Vanishing Act in the Corner Office
With tenure at the top growing ever shorter, preparing for unexpected succession has become a board imperative.
When the board fired McDonald’s CEO Steve Easterbrook in November over his rule-breaking personal relationship with an employee, directors had a successor ready in Chris Kempczinski. It wasn’t just luck that enabled the board to elevate its president of U.S. operations to the company’s top job immediately upon the sudden end of Easterbrook’s four-year stint as CEO. After 15 years of dealing with a jarring series of unforeseen departures by leaders, the fast-food giant’s board was well-versed in handling unexpectedly short-tenured CEOs.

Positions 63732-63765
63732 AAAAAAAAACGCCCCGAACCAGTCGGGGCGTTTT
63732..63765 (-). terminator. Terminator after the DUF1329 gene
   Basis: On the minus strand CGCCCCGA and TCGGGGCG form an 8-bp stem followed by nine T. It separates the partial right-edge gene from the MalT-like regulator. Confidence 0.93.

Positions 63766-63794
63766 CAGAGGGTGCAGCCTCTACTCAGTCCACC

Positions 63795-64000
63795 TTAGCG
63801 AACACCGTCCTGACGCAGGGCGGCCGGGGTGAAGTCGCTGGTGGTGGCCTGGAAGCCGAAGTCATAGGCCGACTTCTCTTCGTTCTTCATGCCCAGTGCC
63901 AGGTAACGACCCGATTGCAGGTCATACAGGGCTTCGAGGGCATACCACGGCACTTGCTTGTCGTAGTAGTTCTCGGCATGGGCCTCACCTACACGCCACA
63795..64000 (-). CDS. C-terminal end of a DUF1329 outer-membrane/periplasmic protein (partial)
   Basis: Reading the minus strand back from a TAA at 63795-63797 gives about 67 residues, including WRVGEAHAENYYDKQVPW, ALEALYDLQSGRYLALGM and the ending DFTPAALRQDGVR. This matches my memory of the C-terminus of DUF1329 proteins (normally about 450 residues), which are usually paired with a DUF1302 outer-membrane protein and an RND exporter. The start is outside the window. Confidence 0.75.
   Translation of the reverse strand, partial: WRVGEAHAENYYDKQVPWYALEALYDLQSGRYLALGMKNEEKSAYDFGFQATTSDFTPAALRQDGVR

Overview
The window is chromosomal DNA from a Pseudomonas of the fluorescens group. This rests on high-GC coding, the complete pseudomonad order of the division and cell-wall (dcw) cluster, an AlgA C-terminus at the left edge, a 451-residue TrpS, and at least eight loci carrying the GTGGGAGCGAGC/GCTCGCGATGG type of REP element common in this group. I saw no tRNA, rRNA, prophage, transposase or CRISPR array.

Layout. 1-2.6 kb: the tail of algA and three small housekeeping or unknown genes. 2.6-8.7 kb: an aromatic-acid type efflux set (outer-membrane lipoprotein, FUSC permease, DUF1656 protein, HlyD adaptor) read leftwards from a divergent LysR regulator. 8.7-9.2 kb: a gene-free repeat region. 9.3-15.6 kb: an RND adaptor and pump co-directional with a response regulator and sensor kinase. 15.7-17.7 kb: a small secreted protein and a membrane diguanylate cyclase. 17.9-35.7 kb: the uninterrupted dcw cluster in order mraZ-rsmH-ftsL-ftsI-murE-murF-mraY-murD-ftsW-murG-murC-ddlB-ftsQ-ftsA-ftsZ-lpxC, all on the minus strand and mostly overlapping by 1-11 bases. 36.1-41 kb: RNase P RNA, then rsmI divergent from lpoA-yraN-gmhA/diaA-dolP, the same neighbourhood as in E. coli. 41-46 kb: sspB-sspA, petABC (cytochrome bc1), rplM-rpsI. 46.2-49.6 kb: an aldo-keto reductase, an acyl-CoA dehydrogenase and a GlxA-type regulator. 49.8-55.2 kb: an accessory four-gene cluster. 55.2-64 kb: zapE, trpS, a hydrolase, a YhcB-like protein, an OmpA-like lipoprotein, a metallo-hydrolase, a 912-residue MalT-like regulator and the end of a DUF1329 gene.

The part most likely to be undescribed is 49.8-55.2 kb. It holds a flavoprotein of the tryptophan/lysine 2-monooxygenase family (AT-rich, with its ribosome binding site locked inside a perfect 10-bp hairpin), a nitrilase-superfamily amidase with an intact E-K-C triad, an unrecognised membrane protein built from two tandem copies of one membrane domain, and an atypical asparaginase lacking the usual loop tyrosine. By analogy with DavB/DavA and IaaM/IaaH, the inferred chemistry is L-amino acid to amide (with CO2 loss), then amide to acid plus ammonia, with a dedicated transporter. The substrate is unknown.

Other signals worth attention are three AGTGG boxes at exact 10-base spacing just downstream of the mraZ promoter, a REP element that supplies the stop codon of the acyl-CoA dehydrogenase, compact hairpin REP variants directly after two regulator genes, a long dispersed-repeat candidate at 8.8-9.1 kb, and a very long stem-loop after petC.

“McDonald’s is a poster company for emergency CEO succession,” says Paul Winum, co-head of board and CEO services at leadership development firm RHR International. “They’re so planned and thoughtful about it.”
That should be the case with every board these days. Corporate America is burning through CEOs at a record pace. Nearly 18 percent of CEOs turned over in 2018, according to PwC, the highest rate recorded in the 19 years of its annual study of the world’s largest 2,500 companies.